While the board will be responsible for the day-to-day management of the company, any action related to certain issues (known as reserved matters) must be approved by the shareholders or by a particular group of shareholders. Holders of preferred shares usually vote along with common shareholders and have a number of votes equal to the number of common shares into which the preferred shares are convertible. Preferred shares also typically have special voting rights ascribed to them, such as the right to elect one or more of the company’s directors, approve changes to the share capital, and authorize certain corporate actions (e.g. issuing or acquiring debt, making capital expenditures).
4. Changes to Share Capital
Each stakeholder has its own investment timeline and accordingly seeks to retain flexibility regarding its exit options through each round of funding. The term sheet must address the parties’ rights and obligations in respect of subsequent changes in the company’s share capital.
(a) Anti-dilution Rights
Anti-dilution protection is the most important right that a VC will seek to protect the value of its investment. The investor will acquire preferred shares at a price that is determined on the basis of an enterprise valuation of the company, and such shares will be convertible to common shares in the event of exit transaction. The conversion price for the preferred shares will be the share price at the time of purchase; however, the investor will want the price to be adjusted for certain events that would otherwise dilute this price. While certain anti-dilution adjustments are straight-forward (e.g. adjusting for stock splits and stock dividends), other adjustments (e.g. for a subsequent issuance of shares at a lower valuation) may be more complicated. It is important that the term sheet sets out the adjustment mechanism for each scenario.
(b) Pre-emption Rights
The right of pre-emption is an important measure used to protect the amount of a shareholder’s investment. Holders of preferred shares will generally have a right to participate in any future issuance of securities by the company which would allow them to maintain their ownership percentage. If the company has competing stakeholders, it is likely that many shareholders will have pre-emptive rights; accordingly, an investor will have the right to participate in new issuances up to its current aggregate ownership percentage. However, if the company is seeking early round financing and does not have many stakeholders, preferred shareholders may be able to acquire a larger portion of the new shares or debt.
(c) Right of First Refusal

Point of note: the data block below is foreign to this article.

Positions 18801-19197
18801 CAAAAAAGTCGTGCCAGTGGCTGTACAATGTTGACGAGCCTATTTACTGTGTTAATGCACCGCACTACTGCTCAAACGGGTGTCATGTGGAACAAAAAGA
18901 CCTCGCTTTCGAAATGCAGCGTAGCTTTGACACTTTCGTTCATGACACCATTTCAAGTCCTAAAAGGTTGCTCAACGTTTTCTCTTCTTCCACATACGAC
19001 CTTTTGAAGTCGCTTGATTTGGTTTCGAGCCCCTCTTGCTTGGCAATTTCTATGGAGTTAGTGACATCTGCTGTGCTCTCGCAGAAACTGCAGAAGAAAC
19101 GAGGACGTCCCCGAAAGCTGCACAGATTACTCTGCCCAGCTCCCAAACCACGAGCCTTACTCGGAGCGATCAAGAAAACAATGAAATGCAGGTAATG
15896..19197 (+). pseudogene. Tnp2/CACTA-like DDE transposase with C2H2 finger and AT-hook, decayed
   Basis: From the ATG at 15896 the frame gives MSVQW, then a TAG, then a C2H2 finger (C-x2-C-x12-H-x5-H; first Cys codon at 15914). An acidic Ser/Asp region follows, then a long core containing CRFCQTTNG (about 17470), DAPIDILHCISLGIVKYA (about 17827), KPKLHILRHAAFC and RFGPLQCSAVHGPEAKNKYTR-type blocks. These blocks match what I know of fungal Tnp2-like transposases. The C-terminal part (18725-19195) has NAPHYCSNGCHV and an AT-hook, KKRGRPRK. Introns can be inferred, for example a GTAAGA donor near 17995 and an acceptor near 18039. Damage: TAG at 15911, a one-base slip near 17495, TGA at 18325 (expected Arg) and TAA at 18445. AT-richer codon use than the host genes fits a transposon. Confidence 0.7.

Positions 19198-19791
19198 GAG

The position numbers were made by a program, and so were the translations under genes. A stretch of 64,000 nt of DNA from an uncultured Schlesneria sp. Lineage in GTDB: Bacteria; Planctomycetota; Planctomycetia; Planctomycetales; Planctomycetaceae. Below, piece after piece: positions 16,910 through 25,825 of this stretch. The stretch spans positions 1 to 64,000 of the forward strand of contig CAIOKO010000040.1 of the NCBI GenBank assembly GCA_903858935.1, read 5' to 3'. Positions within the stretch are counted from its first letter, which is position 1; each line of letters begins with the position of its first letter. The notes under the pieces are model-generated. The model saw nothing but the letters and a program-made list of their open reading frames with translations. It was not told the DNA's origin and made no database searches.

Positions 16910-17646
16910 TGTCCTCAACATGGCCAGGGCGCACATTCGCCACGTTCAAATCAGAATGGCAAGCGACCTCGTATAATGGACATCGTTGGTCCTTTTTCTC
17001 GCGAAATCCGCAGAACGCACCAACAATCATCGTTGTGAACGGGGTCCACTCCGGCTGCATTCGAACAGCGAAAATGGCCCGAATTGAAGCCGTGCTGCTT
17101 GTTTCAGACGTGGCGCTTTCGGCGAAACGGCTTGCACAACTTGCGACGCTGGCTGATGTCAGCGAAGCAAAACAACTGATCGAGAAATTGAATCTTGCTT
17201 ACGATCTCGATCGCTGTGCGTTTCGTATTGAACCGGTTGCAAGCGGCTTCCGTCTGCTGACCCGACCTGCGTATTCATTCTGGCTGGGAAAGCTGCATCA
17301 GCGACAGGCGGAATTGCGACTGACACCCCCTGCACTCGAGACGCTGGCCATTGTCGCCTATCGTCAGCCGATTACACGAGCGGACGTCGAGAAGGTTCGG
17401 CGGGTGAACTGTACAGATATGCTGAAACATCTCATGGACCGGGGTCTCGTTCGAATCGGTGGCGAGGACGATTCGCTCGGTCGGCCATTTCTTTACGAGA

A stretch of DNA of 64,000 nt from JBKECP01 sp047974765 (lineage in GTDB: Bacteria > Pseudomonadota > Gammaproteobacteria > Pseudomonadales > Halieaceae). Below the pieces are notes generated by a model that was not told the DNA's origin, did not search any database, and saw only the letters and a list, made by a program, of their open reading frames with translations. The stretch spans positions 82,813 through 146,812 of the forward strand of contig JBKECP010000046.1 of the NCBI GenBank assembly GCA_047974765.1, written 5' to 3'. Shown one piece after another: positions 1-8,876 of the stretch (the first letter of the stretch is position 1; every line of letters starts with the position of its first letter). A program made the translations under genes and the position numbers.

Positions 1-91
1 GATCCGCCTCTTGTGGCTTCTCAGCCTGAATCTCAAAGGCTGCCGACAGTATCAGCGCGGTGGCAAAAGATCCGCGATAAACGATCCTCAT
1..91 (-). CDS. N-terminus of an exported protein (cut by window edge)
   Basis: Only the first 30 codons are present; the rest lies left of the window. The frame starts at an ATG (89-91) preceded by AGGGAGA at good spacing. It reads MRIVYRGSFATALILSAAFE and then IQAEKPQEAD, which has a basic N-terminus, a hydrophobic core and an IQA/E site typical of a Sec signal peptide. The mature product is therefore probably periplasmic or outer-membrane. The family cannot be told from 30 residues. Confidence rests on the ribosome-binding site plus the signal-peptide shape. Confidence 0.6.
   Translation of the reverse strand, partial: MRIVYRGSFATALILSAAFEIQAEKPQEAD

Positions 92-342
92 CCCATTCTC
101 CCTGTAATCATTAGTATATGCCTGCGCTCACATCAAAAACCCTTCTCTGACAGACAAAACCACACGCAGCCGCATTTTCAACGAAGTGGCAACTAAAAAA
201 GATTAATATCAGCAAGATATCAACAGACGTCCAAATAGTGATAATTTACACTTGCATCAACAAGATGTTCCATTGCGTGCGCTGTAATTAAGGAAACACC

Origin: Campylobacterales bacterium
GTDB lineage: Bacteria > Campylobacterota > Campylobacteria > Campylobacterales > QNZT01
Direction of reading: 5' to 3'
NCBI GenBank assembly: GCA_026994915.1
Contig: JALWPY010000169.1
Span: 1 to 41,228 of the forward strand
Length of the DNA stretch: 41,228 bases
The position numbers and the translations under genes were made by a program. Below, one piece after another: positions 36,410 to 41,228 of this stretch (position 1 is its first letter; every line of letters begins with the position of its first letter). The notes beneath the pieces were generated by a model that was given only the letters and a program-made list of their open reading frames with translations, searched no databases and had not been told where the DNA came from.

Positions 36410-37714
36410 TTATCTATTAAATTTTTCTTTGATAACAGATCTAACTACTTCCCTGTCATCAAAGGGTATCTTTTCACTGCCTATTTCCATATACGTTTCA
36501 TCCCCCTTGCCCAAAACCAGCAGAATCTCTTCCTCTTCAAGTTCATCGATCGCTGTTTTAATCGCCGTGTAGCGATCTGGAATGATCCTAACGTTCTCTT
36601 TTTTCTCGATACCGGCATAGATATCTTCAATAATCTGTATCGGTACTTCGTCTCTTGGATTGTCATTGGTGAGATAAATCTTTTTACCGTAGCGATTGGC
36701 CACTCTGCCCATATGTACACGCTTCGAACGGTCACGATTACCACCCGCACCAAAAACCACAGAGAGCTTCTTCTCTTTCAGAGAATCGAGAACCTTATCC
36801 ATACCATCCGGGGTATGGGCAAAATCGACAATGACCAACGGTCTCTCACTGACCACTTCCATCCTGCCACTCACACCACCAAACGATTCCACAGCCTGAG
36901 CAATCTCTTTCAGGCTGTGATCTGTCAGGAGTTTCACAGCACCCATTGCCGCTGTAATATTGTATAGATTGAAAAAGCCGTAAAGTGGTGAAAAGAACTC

Most shareholders will retain a right of first refusal in respect of any proposed transfer of shares. Specifically, a shareholder that wishes to sell its shares to a third party must first offer the shares to the remaining shareholders on the same terms and conditions as those offered by the third party. The non-selling shareholders will have the right to participate in the sale on pro rata basis in accordance with their shareholding.
(d) Drag-Along and Tag-Along Rights
While rights of first refusal are rarely contested for a partial divestment, some investors may find this protection to be inadequate based on the size of their shareholding and their investment objectives. Accordingly, it is common for shareholders to push for drag-along and tag-along rights. In the event that a large shareholder (or, more likely, a group of shareholders holding a large portion of the shares) wishes to sell its shares and the remaining shareholders do not elect to exercise their right of first refusal, the majority shareholder may have the right to compel the minority shareholders to sell their shares on the same terms. Large stakeholders will insist on this protection, as a third-party purchaser may require the company to sell all of its shares as a condition of sale. Conversely, the minority shareholders may have the right to participate in the majority shareholder’s sale, in which case they may require the majority shareholder to arrange for the third party to purchase the minority shares or to purchase the shares itself on the same terms.
The term sheet should prescribe the ownership threshold above which the drag-along and tag-along rights would be triggered and should identify the shareholders that must initiate the proposed sale (if any) and have the right to participate.
(e) Co-Sale Rights, Lock-In Periods, and Bad Leaver Provisions
Certain transfer rights and restrictions apply specifically to the shares held by the company’s founders. For example, an investor may also seek co-sale rights, which would give the investor the right to sell a portion (rather than all) of its shares as part of any sale involving a founder. Also, since many VCs view the success of the start-up as contingent on the founders’ involvement, it is common for VCs to insist on imposing a vesting period for the founder’s stock, during which the company will have the right to repurchase a certain percentage of such shares (which would decrease over time) at cost (or less in the case of misconduct) if a founder terminates his or her employment. The vesting period is generally tied to a lock-in period during which the founders are prohibited from transferring all or, subsequently, some of their shares. In some cases, incoming investors may also be subject to lock-in provisions (e.g. strategic investors). A founder may also be subject to bad leaver provisions, which would permit the company to repurchase shares issued to the founder at a discount in certain circumstances (e.g. if the founder breaches his or her employment contract or the restrictive covenants included in the investment documentation).
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The demand for venture capital funding in the Middle East is on the rise as successful start-ups emerge from their cocoons and seek greater capital commitments through sophisticated financing structures. As a result, the opportunities available to investors and SMEs are rapidly expanding.